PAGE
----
Probably the best thread of the bunch starts off with “Everybody just calm down,” and you can see how, in the ethereal environment of the World Wide Web, Vista users are grabbing the pitchforks and torches and going after a guy named JohninTN, whose answer to this, um, problem is for those who spent their hard-earned money on the latest Windows operating system to “go out in the sun” and get away from their computer for awhile.

Whoops. Wrong answer.

Let’s assume for a moment that this is not the official Microsoft position on this, but some techs, according to the Ars Technica story, are telling people that WGA may not be working until Tuesday (Aug. 28).

Maybe going outside is the right answer after all.

Then, after enjoying the day, return to your desk, and if you’re able to use the Internet on your Vista box, you might want to go visit the Ubuntu web site and download the Live CD (or, in the alternative, ask them to send you one. They’ll do it, too).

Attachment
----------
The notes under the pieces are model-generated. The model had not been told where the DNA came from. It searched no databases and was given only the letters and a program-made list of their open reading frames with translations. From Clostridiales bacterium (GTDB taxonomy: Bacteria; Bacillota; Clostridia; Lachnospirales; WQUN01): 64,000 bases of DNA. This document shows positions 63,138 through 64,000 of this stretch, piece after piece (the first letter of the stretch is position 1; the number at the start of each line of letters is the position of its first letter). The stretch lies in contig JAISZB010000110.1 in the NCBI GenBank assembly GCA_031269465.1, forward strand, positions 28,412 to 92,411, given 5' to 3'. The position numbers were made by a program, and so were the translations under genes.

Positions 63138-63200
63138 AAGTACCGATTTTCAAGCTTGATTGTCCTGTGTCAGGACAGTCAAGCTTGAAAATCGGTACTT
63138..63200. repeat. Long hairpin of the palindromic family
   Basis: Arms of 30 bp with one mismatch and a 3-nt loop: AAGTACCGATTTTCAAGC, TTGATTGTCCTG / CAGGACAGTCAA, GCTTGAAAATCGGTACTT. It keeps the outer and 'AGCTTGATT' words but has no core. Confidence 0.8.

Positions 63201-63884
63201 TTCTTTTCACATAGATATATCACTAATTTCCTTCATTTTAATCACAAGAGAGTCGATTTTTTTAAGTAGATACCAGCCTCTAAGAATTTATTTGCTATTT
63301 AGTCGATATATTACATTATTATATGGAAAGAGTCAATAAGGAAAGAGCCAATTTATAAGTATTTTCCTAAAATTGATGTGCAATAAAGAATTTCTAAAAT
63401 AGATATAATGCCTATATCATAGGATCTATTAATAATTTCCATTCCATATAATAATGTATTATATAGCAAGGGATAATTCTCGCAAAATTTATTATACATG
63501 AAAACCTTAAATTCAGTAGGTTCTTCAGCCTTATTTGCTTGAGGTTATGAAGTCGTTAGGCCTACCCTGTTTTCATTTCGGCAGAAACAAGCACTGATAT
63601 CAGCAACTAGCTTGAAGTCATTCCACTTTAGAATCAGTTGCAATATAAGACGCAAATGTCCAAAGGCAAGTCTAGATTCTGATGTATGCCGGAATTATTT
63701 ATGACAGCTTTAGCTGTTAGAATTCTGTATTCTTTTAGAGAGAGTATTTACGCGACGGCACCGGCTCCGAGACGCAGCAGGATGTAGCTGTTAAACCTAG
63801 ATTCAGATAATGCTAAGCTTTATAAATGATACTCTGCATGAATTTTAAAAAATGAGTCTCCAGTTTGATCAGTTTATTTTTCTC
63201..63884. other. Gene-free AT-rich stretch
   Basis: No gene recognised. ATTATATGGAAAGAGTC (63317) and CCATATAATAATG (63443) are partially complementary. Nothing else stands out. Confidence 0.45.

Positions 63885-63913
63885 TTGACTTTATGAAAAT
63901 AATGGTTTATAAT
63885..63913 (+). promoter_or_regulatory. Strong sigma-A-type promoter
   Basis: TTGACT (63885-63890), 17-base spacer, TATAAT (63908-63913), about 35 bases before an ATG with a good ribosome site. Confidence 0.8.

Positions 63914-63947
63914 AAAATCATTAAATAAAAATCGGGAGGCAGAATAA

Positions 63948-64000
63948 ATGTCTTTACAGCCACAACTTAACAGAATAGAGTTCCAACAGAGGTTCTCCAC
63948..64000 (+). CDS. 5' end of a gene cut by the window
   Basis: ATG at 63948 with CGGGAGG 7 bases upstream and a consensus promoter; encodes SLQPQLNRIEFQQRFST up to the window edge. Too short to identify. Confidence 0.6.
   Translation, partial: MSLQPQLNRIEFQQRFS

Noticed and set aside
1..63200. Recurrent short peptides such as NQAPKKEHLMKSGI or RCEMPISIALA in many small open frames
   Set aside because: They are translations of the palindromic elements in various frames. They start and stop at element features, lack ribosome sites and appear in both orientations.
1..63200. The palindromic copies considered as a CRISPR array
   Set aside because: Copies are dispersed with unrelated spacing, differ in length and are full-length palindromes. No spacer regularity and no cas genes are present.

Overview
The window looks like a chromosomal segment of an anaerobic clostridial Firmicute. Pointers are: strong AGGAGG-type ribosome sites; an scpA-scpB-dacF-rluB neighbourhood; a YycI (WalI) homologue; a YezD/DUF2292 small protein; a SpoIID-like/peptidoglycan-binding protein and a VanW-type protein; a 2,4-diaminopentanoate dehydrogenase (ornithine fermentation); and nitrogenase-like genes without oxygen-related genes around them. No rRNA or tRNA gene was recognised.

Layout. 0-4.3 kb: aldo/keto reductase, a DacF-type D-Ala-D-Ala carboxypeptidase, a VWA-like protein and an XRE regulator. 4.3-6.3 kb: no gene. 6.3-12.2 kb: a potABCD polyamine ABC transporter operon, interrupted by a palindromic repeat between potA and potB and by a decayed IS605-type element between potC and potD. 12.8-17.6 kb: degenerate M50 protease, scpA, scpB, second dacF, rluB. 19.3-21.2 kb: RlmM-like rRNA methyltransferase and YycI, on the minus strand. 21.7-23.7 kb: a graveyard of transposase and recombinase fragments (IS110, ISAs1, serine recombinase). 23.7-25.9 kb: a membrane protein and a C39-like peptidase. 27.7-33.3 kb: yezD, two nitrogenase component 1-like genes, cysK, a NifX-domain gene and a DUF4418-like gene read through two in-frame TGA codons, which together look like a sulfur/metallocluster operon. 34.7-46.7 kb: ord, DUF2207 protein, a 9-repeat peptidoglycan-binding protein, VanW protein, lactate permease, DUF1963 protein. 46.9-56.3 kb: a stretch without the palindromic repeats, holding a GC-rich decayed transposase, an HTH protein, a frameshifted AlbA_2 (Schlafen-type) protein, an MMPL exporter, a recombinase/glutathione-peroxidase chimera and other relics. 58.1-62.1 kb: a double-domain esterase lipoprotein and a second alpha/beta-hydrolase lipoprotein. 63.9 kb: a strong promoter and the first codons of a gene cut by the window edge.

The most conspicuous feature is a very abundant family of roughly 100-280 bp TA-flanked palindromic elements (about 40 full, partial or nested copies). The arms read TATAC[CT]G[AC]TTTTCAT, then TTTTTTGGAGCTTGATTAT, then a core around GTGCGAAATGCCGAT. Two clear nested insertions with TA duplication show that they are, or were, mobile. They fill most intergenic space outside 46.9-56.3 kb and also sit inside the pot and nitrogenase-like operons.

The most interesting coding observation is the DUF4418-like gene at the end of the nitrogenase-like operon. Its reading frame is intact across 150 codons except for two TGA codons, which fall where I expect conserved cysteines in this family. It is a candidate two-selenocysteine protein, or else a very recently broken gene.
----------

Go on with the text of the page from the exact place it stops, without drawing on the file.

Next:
P.S.: As a footnote, this has happened before . . . .

[FSF Associate Member](Larry Cafiero, editor/publisher of Open Source Reporter, is an associate member of the Free Software Foundation.)

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Categories: Microsoft, Ubuntu, Vis-duh, Vista

Breaking the chains of ’same as it ever was’

August 23, 2007 1 comment

My 9-year-old daughter Mirano, a Linux Chick in training, is pretty astute when it comes to matters relating to GNU/Linux. For example, she is working on a review of Tux Paint, and she’s the one that pointed out that Iceweasel is the opposite of Firefox (ice opposite of fire, weasel opposite of fox). I’m convinced she gets her brains from her mom — from me she gets an innate sense of irony augmented by generations of cutting sarcasm for which the Cafiero family is historically known, but I digress.